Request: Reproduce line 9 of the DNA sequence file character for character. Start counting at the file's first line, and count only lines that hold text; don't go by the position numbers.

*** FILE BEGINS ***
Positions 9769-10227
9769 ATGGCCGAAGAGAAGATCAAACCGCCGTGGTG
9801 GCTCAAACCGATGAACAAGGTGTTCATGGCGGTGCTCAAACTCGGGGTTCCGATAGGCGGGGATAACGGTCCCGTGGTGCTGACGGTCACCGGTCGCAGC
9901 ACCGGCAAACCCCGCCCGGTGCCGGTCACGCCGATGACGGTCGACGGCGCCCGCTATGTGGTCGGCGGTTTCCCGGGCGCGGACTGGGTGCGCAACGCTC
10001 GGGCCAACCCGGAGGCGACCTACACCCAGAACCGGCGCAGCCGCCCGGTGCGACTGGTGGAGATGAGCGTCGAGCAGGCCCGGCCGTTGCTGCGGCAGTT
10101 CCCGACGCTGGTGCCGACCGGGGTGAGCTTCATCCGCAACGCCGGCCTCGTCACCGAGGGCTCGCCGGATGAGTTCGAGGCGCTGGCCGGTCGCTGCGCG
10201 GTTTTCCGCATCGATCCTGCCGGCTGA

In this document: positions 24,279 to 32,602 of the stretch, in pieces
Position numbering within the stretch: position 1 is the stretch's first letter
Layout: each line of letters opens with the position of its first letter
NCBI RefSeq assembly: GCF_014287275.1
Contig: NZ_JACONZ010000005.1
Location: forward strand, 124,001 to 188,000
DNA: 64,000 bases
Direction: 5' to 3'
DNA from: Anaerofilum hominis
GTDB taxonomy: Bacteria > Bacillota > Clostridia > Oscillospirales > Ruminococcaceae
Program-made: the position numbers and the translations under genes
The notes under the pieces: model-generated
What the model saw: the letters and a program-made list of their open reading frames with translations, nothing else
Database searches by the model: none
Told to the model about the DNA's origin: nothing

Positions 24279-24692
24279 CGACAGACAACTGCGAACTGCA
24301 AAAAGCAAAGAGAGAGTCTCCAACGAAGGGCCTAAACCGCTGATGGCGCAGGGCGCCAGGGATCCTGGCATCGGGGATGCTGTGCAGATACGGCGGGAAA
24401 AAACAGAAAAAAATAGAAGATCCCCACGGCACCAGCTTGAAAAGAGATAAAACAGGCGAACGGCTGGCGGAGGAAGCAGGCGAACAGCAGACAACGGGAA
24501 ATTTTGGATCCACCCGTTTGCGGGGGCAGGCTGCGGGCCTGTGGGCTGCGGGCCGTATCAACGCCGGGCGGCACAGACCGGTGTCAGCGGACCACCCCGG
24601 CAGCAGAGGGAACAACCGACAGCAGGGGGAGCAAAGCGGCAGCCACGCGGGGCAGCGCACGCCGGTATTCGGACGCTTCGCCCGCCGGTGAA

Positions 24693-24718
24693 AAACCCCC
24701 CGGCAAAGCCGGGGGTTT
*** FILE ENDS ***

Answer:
Position numbering within the stretch: position 1 is the stretch's first letter